Karta Sápmi, utvidgad
Sápmi, Samiland, viewed from the North Pole. Picture: NOAA®.©ESA/Eurimage 1993. ©Metria 2001. www.lantmateriet.se. Illustration: Pär-Joel Utsi/Nils Gustav Labba.

The geographical area

The geographical area which is often called Sápmi stretches from Idre in Dalecarlia in the middle of Sweden, to the Arctic Sea in northern Norway, and the Cola peninsula in Russia. This area was the traditional dwellingplace of the Sami people. The borders drawn by the national states has split up the Sami people in four states. The name "Sápmi" can also refer to the people as a whole.

In this vast area without borders, the Sami moved along the river systems and valleys, hunting, fishing, following the reindeer which are migratory animals.

The Sami people are probably not only the indigenous people of Scandinavia. Modern genetic and archaeological research indicates that today's Sami are even the last remnants of the indigenous people of Europe; the oldest people group still alive, with a unique combination of genes, descending from the hunters and gatherers who followed the melting ice to Scandinavia. From a life in the Scandinavian coastal regions and in the taiga forests, the Sami were pushed to the mountain areas by germanic and finno-ugric tribes.

During the 20th century Scandinavian researchers often claimed that the Sami is a people group that came into Scandinavia from the north and the east in late medieval times. The research on the origin of the Sami was in many cases a way to conceal that the Sami were the indigenous people of the lands. The ruling majority wanted to prove their own supremacy and legalize the colonization of Sami lands. Even today there are voices questioning if "the Sami were really first?" But the UN definition of an indigenous people does not pay attention to that.

An indigenous people:

● descend from the pre-colonial/pre-invasion inhabitants of the actual region
● maintain a close tie to the lands in both their cultural and economic practices
● suffer from economic and political marginalization as a minority group
● is considered indigenous if it defines itself that way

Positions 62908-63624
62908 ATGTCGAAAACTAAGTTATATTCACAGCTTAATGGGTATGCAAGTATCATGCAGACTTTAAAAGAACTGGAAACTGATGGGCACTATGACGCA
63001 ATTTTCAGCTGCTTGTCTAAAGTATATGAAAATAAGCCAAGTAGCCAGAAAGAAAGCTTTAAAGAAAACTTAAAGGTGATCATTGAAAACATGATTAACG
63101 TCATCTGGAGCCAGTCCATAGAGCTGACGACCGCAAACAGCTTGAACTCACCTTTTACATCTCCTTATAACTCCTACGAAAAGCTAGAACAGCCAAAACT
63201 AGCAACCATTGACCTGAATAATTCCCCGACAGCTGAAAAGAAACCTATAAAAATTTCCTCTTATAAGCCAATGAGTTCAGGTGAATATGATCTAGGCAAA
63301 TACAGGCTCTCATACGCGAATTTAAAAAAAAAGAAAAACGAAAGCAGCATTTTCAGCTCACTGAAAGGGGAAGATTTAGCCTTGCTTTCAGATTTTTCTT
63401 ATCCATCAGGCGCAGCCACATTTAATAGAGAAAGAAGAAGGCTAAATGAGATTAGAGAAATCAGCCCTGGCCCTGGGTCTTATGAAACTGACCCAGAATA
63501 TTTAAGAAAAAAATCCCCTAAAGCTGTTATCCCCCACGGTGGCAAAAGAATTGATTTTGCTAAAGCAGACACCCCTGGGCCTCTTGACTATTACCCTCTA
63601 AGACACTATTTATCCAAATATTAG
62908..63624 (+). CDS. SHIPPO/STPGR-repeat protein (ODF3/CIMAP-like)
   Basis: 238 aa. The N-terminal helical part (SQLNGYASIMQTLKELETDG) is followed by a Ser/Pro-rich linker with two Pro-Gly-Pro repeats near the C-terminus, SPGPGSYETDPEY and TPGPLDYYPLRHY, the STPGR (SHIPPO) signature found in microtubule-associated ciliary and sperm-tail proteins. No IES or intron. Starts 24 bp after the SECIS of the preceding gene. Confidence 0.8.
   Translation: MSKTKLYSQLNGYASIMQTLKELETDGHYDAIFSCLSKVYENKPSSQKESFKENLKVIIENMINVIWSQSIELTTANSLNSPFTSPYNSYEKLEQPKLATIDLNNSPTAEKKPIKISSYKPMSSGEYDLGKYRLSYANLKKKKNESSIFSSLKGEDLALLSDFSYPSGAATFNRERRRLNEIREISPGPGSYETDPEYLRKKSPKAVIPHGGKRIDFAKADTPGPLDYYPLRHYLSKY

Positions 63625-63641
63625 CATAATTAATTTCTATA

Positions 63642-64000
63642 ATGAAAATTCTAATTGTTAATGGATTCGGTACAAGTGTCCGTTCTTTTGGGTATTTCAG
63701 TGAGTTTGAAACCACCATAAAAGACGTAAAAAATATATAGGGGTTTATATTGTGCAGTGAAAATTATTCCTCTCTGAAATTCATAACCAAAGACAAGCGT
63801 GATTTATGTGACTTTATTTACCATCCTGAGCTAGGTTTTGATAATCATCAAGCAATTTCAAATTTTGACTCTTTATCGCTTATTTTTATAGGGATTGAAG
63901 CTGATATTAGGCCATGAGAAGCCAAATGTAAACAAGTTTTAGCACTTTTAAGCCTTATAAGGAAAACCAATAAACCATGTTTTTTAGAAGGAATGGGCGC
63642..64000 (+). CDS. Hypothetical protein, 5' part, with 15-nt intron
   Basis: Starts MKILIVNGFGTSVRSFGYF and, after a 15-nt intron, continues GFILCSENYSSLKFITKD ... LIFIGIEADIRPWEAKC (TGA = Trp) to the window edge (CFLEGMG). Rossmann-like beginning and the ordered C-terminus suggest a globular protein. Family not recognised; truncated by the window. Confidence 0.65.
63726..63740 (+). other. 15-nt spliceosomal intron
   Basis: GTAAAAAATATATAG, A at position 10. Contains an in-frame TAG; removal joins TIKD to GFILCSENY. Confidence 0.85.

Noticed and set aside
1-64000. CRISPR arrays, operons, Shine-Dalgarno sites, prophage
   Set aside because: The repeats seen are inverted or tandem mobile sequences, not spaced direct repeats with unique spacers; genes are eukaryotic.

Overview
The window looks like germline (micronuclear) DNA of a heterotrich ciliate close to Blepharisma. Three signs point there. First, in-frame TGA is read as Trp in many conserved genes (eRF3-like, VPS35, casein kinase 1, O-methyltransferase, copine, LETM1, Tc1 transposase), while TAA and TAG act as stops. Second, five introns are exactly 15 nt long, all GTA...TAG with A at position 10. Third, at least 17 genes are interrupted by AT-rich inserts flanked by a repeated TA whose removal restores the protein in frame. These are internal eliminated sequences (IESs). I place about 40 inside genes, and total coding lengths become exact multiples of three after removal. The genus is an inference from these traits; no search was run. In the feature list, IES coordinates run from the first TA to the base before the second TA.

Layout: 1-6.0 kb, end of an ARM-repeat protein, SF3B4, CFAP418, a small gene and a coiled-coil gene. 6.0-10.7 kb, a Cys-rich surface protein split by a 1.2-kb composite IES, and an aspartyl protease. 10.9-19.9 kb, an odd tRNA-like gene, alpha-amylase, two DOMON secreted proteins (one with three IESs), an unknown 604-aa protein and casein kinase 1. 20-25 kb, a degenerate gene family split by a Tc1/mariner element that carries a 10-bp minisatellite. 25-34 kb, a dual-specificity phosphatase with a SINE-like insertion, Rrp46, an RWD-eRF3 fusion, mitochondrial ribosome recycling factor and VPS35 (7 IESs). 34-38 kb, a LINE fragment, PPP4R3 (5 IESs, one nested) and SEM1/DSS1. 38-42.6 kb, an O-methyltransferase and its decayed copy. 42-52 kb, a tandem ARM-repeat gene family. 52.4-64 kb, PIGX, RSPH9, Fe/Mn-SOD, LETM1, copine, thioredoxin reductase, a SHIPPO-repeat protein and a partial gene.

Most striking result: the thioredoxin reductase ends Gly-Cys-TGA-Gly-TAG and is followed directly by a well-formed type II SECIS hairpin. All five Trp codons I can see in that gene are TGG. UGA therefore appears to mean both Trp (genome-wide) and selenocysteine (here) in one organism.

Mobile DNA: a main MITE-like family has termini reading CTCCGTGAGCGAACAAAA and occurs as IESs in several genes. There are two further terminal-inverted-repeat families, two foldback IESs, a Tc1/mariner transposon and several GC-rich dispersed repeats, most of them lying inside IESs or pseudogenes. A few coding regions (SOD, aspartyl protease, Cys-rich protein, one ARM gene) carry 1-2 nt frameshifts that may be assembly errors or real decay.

Important places in Sápmi are:

  • Lujávri/Lovozero: Center for the Sami of Russia.
  • Enare/Anár: Here you can find the Cultural Centre Sájos and the Finnish Sami Parliament.
  • Karasjok/Káráśjohka: Here you can find the Norwegian Sami Parliament and the NRK Sámi Radio.
  • Kautokeino/Guovdageaidnu: There are several Sami institutions here, for example Diehtosiida with the Sami University/Sámi Allaskuvla, the Nordic Sami Institute, the Indigenous Peoples' Centre Gáldu and an office for the Sami parliament. The national Sami theatre Beaivváš has a building here. The Easter festival always attracts a lot of people to Kautokeino.
  • Kiruna/Giron: Here you will find the main office for the Swedish Sami Parliament, the Giron Sámi Theatre, SR Sámi Radio och Swedish Television Sápmi.
  • Jokkmokk/Jåhkåmåhkke: Here there is an office for the Sami parliament, a Sami Education Centre for adults and a museum called Ájtte - Swedish Mountain- and Sami Museum. The Jokkmokk Winter market always attracts a lot of people in February.
  • Östersund/Staare: The Southern Sami Culture and Information Centre Gaaltije, is situated here, as well as an office for the Swedish Sami Parliament and the Sami Information Centre.
  • Umeå/Ubmeje: In Umeå there is an annual Sami week in March and Trahppie, a Sami café and cultural meeting point.


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In English

Selected information in English - Manually translated pages.

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